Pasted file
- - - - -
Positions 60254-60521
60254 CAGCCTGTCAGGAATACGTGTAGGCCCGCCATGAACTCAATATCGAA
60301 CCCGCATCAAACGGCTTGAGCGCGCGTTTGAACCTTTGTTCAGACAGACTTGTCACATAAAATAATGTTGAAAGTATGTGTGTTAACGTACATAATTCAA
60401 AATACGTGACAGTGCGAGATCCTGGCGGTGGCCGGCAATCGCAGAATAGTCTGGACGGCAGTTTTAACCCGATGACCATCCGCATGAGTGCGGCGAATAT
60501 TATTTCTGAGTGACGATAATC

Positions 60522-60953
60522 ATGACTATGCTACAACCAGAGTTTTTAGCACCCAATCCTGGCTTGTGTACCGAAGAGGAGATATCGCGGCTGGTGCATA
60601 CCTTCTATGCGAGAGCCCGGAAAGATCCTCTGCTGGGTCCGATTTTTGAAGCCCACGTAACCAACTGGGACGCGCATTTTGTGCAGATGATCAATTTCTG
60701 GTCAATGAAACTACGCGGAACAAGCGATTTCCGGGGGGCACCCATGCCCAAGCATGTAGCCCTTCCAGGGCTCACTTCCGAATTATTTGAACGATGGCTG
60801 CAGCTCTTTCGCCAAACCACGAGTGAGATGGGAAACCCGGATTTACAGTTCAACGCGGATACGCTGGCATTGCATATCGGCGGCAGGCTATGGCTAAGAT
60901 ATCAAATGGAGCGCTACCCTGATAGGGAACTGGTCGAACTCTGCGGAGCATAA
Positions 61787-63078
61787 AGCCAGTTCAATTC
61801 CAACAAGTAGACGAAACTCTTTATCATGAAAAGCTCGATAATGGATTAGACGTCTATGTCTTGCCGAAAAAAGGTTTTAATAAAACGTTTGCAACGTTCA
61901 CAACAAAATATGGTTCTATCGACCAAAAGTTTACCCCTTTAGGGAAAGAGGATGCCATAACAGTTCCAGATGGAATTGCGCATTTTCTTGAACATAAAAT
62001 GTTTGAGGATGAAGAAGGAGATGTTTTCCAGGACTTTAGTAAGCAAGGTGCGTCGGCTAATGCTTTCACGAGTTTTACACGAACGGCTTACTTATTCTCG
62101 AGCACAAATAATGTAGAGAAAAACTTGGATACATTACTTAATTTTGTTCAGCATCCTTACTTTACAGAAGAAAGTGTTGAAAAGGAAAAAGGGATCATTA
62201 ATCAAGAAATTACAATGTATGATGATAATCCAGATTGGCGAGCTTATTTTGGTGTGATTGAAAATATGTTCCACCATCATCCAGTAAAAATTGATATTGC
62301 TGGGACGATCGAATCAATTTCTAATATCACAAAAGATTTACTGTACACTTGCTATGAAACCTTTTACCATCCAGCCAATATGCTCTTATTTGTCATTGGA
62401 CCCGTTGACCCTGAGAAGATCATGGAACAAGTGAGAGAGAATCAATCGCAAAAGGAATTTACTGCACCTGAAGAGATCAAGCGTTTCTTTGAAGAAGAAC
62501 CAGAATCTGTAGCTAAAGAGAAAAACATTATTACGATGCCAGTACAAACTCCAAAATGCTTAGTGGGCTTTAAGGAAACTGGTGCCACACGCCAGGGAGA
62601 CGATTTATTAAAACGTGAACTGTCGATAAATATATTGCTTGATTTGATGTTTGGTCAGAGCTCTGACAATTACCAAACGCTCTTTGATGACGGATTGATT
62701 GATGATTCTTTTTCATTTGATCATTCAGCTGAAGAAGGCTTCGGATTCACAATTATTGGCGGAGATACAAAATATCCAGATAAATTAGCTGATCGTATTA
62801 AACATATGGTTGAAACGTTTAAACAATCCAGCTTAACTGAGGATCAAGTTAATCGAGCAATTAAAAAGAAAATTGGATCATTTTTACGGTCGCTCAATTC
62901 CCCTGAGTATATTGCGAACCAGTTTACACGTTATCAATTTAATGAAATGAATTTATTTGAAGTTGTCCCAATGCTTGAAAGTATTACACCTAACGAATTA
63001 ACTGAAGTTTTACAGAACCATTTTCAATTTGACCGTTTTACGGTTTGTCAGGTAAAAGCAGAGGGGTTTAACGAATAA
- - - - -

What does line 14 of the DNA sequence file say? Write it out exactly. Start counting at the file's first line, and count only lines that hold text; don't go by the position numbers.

61801 CAACAAGTAGACGAAACTCTTTATCATGAAAAGCTCGATAATGGATTAGACGTCTATGTCTTGCCGAAAAAAGGTTTTAATAAAACGTTTGCAACGTTCA